Now she was more appalled. Here she was looking at a guy, who is just a cleaner and yet such ambitions nurtured for his children. His affection for them was clearly evident. He is apparently a good father trying to provide them with the best in life. But going to the extent of educating his son to be an Engineer (which is way beyond his financial capacity) while enduring so many hardships and sacrifices to attain which was something that abundantly astonished her. He further mentioned that he was planning to similarly educate his daughter as well, however he would leave the choice of career to her. By this time, she was more impressed. That made her think and she got reminded of her own parents who, with an average education and income as theirs, had likewise taken maximum efforts to fetch all that they got in life. Having been a very dedicated hard worker herself, until a certain phase in life she had now reached a juncture where she wanted to take things easy further on. But what really astounded her was that these folks didn’t seem to be wanting to give it a pause (she could not fathom why)…they went about relentlessly and her next question just confirmed that.
Neeta: So what will you do after you son becomes an engineer? Will you go back? – she posed the question watching his expression carefully, when he smilingly looked away as he spoke.
Aabad: Let’s see Madam. As long as possible, isn’t it better to work and be independent? Why trouble our children? I plan to bring my son here once he finishes his studies.
Four years ago, when he was going home, he approached Neeta for suggestions on the tablet phone that he wanted to buy for his daughter studying in the 7th grade then. Neeta got a bit perturbed and couldn’t resist asking him as to why he wanted to expose a girl so young to the internet. His reply was that he had promised his daughter that phone if she tops her class which she did. Besides, the main reason why she wanted that piece was to be able to see her father properly (on a bigger, better screen) during their regular skype chats. It just didn’t make sense but rather made big sense. It was easy to figure out what a dedicated, loving, wonderfully sensible daddy’s girl she was, besides the extent to which she was missing him. Well, she deserved it full on.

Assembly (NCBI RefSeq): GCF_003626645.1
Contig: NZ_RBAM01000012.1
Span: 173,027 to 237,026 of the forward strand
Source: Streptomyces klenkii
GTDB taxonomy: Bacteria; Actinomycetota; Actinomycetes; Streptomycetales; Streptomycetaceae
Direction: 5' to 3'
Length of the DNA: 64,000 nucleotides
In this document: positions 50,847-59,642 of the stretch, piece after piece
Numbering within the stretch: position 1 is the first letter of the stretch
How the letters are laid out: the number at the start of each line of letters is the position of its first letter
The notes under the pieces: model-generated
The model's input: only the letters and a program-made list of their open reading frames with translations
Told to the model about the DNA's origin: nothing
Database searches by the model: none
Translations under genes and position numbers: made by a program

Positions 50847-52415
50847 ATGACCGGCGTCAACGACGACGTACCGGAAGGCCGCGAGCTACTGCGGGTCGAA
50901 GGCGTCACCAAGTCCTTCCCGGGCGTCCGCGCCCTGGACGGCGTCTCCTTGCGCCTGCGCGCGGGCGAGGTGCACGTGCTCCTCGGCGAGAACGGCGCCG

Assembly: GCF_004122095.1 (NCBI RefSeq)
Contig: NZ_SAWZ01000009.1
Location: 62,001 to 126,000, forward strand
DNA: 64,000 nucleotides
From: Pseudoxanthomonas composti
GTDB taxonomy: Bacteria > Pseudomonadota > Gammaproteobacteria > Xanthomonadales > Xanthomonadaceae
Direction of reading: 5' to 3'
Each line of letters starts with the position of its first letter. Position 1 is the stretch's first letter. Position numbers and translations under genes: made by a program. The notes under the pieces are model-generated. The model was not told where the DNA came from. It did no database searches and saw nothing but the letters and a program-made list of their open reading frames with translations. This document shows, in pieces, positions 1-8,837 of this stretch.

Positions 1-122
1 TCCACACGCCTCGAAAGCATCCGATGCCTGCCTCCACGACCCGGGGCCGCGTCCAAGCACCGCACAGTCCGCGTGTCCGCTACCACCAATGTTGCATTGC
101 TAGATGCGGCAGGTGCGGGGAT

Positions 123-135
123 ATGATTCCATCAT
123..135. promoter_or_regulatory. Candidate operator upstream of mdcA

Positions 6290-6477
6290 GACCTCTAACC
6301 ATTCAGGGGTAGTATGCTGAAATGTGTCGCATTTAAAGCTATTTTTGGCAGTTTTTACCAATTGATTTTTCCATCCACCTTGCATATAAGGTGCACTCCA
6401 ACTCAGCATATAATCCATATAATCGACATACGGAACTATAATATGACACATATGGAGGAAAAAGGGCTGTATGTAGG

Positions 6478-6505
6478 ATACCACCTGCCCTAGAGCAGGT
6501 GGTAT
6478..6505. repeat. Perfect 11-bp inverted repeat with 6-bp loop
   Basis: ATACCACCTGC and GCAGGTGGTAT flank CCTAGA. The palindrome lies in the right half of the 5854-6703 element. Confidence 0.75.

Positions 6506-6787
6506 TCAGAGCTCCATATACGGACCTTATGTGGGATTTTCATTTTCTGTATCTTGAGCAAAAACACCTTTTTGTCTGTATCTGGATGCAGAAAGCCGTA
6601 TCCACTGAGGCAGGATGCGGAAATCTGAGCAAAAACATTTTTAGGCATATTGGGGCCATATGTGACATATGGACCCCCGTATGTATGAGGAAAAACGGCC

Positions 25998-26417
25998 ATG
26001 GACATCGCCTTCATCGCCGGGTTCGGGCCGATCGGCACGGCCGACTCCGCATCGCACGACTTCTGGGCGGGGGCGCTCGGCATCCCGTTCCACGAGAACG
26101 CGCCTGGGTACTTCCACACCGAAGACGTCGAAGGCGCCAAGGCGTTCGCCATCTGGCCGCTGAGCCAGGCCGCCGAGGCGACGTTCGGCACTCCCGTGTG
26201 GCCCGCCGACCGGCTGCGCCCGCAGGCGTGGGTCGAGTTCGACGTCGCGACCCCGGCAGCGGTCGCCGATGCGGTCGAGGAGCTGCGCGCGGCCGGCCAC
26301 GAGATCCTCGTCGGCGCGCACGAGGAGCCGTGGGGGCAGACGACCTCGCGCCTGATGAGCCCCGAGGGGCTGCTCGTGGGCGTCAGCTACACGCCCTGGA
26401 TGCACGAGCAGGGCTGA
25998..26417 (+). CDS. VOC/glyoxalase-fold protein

The immediate next year, he mentioned to Neeta that he was looking for a small rented premise nearby. When asked why, he informed her that his wife and daughter would be arriving in a few days, to spend some time with him and take a tour of this place.
After two years, he happily informed her that his daughter has topped her high school with fantastic scores and would now be entering junior college. When she enquired after his son as to why he has not come here yet to work, his reply was that having finished studies, he has joined a company in Chennai itself for a start, as a trainee since obtaining some training would be better before looking for an opportunity here. He is a patient man, Neeta thought to herself. There are fathers who don’t hold back from creating a ruckus while forcing their children into taking up undesirable jobs or careers. Some of them even begin pressurising the children into start returning all they did (Shouldn’t all this be out of voluntary sense of love, affection and duty?). His children were lucky. He not only endured so much to educate them but was also allowing them time to set up their careers. Besides, he did not seem to expect anything in return. The man was truly an inspiration.
The guy has practically been with them ever since they relocated here and seen the family go through several phases of life that included parenthood, family gatherings, tiffs, etc. but has stood thick and thin with them all these years, always available to help. He would never demand a fee raise and would take it only when offered. Of course, Neeta was like that a very generous employer, considerate and humane in the treatment of her househelps but Aabad also has grown to like the family so much that he does not want to anytime quit working in their home. He has seen their little one grow up and was now taking on a new role of a supervisor sort of, observing and reporting Neeta, everything that appears out of line during her absence.
Sometimes the blessings of life are silent and inaudible, she contemplated.